Box 3:  Definitions used in this section

Long-term conditions – chronic diseases for which there is currently no cure, and which are managed with drugs or other treatment

Asthma – a condition of the lungs characterised by coughing, wheezing, chest tightness and breathlessness

Diabetes mellitus – the most common form of diabetes, caused by a relative deficiency of the hormone insulin causing a high level of sugar to be found in the blood and urine. Throughout this chapter, the use of the term ‘diabetes’ relates to diabetes mellitus

Epilepsy – a condition that affects the brain and causes repeated seizures (fits)

Asthma and respiratory conditions

A family history of atopy (allergic diseases such as asthma and eczema) is a strong individual risk factor for developing asthma, as is the presence of other atopic conditions in the child themselves. Boys are more likely to develop prepubertal asthma, but girls with prepubertal asthma are more likely to continue to have asthma in adolescence. 6

Smoking during pregnancy increases the risk of asthma in children; second-hand smoke can also trigger asthma attacks in those with the condition. 7

Epilepsy

Risk of epilepsy is higher in those with a family history of the condition. Epilepsy can also be caused by damage to the brain from injury, infections and other diseases (such as a stroke), substance misuse and problems with oxygen deprivation at birth. 8 Children with learning difficulties are also at increased risk (see the forthcoming report, ‘Health and wellbeing needs of adults with learning disability in the City and Hackney’).

Diabetes

The majority (95%) of diabetes affecting 5-19 year olds is type 1 diabetes (an autoimmune condition), but most diabetes affecting the adult population is type 2 (or lifestyle-related). However, the prevalence of type 2 diabetes in children is increasing, linked to rising levels of childhood obesity. 9

Risk of type 1 diabetes has a strong genetic component, with no specific behavioural/environmental risk factors identified. Risk of type 2 diabetes also has a strong genetic component, with other risk factors including low birthweight, poor early childhood nutrition, poor diet, excess body weight, smoking and low physical activity. South Asian populations are at higher risk of diabetes. 10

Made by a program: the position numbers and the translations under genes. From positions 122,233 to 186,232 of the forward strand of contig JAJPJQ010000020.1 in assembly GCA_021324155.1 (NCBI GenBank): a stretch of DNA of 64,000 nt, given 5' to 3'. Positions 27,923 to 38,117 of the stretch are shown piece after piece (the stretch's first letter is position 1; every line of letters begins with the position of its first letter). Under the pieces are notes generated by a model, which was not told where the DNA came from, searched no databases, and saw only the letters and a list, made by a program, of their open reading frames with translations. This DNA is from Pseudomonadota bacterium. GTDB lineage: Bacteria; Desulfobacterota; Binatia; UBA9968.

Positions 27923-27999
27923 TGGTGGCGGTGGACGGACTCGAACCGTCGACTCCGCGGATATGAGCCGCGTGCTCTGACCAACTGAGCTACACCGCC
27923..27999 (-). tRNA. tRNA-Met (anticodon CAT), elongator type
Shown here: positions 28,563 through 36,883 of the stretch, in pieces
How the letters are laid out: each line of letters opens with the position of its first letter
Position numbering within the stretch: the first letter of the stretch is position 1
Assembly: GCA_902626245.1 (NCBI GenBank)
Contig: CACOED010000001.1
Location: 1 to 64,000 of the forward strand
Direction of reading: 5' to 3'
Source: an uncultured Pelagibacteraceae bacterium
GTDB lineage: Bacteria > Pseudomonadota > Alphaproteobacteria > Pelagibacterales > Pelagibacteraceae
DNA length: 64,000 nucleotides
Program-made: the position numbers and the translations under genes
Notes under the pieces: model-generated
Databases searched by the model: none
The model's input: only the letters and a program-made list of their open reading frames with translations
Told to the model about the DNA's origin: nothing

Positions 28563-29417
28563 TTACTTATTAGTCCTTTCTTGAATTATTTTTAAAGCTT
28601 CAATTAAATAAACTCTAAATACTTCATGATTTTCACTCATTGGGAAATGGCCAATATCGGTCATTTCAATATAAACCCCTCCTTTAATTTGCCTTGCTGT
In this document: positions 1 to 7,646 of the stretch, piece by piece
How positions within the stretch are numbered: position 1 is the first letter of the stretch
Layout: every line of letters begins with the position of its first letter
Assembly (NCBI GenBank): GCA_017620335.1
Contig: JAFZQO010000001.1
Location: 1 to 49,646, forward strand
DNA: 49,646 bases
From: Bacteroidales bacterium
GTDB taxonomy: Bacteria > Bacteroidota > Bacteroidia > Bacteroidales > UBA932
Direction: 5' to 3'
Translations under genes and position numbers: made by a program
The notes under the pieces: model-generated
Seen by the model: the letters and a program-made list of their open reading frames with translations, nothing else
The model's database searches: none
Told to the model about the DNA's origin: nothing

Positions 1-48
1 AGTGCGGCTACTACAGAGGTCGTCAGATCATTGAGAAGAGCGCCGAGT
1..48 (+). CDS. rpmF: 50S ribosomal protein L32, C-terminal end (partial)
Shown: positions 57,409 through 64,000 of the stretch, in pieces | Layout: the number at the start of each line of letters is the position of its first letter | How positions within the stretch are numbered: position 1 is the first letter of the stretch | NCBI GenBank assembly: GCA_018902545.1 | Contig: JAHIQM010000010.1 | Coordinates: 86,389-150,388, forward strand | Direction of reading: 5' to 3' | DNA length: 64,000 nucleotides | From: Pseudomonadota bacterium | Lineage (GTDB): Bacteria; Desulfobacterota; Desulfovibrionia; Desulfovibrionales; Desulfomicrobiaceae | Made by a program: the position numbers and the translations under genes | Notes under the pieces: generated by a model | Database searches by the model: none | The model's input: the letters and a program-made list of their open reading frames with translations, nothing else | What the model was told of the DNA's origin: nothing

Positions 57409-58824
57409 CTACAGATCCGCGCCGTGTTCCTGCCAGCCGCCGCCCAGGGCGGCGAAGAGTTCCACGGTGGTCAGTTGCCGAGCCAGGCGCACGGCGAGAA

References

  1. British Thoracic Society, Scottish Intercollegiate Guidelines Network, “British guideline on the management of asthma: A national clinical guideline,” 2016.
  2. British Thoracic Society, Scottish Intercollegiate Guidelines Network, “British guideline on the management of asthma: A national clinical guideline,” 2016.
  3. National Clinical Guideline Centre, “The Epilepsies: The diagnosis and management of the epilepsies in adults and children in primary and secondary care,” 2012.
  4. “More than 500 children and young people have Type 2 diabetes,” Diabetes UK, 15 June 2016. [Online]. Available: https://www.diabetes.org.uk/About_us/News/-More-than-500-children-and-young-people-have-Type-2-diabetes/. [Accessed August 2016].
  5. World Health Organisation, “Global Report on Diabetes,” 2016.
  6. British Thoracic Society, Scottish Intercollegiate Guidelines Network, “British guideline on the management of asthma: A national clinical guideline,” 2016.
  7. British Thoracic Society, Scottish Intercollegiate Guidelines Network, “British guideline on the management of asthma: A national clinical guideline,” 2016.
  8. National Clinical Guideline Centre, “The Epilepsies: The diagnosis and management of the epilepsies in adults and children in primary and secondary care,” 2012.
  9. “More than 500 children and young people have Type 2 diabetes,” Diabetes UK, 15 June 2016. [Online]. Available: https://www.diabetes.org.uk/About_us/News/-More-than-500-children-and-young-people-have-Type-2-diabetes/. [Accessed August 2016].
  10. World Health Organisation, “Global Report on Diabetes,” 2016.